England’s largest secret garden opens

Gaby Leslie
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LUTON, ENGLAND - JULY 28: (EDITORS NOTE: THIS IMAGE IS STRICTLY EMBARGOED UNTIL 0001 BST ON TUESDAY AUGUST 2, 2011) (ONLINE OUT) Gardeners put finishing touches to the Italian Gardens at Wrest Park on July 28, 2011 in Silsoe, England. English Heritage has recently finished a lengthy restoration process around the grounds of Wrest Park, which sits on 92 acres of historic landscape gardens in Bedfordshire. For decades, the overgrown gardens and 18th century mansion and pavillion have been behind closed doors, and remained largely unknown to the public. From August 4, 2011 visitors can see the newly restored areas including the Italian Garden, the Long Water running down to the Archer Pavilion, an Orangery and the Conservatory. (Photo by Dan Kitwood/Getty Images)

Final Preparations Are Made At Wrest Park After An English Heritage Restoration Project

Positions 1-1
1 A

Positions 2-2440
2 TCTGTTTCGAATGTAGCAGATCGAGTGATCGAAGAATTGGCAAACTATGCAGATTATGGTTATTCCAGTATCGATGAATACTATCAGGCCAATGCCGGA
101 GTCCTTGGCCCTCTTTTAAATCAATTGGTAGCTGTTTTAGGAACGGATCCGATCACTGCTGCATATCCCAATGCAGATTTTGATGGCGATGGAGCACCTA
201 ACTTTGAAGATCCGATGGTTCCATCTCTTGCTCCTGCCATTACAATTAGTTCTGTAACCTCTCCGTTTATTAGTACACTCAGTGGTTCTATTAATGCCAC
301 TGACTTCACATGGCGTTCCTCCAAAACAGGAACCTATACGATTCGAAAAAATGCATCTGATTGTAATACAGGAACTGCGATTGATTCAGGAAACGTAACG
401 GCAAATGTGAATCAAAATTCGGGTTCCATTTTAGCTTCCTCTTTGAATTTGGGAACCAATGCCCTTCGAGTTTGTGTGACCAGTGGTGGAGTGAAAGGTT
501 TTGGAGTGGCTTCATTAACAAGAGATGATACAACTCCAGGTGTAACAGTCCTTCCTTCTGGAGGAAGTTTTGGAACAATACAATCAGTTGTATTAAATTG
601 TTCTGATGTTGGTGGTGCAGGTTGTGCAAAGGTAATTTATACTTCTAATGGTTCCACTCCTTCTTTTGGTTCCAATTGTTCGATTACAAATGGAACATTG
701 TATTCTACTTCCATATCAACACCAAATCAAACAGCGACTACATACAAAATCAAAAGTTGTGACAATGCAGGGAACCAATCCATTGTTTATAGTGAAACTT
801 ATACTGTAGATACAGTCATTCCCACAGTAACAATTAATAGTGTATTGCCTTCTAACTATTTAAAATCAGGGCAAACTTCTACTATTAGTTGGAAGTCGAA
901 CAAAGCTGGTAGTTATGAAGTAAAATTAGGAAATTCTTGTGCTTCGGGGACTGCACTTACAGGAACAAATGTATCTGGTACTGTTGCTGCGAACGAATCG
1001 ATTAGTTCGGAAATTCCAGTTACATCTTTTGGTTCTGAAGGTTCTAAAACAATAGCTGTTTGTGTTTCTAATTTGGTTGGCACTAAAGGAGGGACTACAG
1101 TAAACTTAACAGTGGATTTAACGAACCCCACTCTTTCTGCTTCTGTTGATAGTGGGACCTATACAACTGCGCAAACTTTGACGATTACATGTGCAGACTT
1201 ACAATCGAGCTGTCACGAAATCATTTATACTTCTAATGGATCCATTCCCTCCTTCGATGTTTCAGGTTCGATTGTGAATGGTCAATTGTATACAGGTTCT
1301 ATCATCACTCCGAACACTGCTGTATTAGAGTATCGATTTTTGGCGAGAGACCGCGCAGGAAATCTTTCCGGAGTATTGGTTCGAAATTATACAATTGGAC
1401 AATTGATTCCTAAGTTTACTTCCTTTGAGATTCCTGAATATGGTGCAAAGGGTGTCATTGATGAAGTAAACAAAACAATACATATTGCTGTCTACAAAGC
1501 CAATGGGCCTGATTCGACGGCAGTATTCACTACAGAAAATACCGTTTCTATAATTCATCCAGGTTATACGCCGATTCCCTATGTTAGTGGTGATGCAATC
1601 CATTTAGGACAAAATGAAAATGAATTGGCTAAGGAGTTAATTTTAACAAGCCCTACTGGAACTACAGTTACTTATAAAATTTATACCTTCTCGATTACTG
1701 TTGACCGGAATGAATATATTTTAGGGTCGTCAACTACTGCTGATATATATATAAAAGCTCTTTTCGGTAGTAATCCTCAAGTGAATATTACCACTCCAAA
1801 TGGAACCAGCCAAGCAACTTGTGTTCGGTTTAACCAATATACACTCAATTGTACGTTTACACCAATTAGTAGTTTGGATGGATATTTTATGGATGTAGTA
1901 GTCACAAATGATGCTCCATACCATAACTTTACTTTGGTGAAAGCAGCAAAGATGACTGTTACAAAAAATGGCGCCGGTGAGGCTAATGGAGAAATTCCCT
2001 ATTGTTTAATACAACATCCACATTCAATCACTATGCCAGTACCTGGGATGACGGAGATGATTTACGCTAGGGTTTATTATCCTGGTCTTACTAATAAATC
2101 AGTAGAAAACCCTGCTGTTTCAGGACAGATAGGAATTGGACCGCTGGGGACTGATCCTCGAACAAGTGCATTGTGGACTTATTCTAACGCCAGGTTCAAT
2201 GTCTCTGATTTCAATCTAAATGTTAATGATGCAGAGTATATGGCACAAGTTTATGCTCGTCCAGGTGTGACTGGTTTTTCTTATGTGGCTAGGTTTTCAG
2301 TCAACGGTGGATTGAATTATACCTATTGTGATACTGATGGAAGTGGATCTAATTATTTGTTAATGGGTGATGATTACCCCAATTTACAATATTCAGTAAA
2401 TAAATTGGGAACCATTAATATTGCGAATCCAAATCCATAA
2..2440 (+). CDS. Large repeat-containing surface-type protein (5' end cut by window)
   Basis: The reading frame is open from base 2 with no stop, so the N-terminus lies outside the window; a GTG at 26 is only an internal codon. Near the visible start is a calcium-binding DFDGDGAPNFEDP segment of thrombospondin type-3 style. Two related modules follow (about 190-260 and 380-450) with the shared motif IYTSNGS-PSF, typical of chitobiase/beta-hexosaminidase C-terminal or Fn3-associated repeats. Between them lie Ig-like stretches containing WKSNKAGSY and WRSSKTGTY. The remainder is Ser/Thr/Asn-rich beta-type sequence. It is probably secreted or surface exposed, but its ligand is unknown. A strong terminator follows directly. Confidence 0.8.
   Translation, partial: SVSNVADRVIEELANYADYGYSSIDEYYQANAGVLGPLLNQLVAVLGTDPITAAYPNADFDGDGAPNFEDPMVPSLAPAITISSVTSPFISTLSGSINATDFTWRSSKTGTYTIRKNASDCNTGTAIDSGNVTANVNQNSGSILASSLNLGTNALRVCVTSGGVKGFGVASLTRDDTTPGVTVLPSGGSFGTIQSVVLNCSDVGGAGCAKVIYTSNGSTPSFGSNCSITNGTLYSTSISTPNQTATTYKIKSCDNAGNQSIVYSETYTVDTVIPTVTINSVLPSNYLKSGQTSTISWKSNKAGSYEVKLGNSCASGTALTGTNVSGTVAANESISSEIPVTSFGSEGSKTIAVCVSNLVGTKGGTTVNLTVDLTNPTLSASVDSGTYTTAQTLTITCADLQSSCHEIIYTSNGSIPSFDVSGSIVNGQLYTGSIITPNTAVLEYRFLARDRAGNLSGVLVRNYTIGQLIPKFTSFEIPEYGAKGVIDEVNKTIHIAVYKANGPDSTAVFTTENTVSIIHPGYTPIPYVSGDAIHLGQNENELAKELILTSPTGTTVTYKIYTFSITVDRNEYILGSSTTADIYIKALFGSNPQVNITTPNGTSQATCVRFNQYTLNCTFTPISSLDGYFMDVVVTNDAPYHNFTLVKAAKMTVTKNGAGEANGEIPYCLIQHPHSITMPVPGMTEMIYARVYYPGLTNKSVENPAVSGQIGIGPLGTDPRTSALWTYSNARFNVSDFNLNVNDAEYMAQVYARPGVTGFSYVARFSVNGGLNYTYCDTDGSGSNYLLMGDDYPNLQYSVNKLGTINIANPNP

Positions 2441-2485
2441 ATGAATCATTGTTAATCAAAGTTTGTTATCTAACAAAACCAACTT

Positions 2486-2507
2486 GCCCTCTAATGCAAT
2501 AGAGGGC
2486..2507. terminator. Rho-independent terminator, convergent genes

England’s largest secret garden will open its doors to the public today to reveal its first phase of a 20-year revamp.

Wrest Park in Bedfordshire has been kept in the dark for over half a century, but a £3.8m project to restore the site’s gardens and woodlands will put the charming secret garden back on the map again.

The 90-acre park prides itself on being one of the few places in the world where visitors can see 300 years of the evolution of landscape gardening, according to English Heritage - which took over the project in 2006.

Highlights of the first phase of the restoration include a late Victorian rose garden and an Italian garden which have been transformed to their original layouts.

                               [Gallery: Secret garden in pictures]

Visitors can also meander through miles of historic pathways and overgrown vistas as they indulge in all the beauty Wrest Park has to offer.

Simon Thurley, chief executive of English Heritage said: “Wrest Park tells the story of England's love affair with landscape. It is a unique place capturing three hundred years of gardening history.”

“So now with the successful completion of this first phase of restoration, Wrest Park can rightfully reclaim its place as one of the great gardens of England.”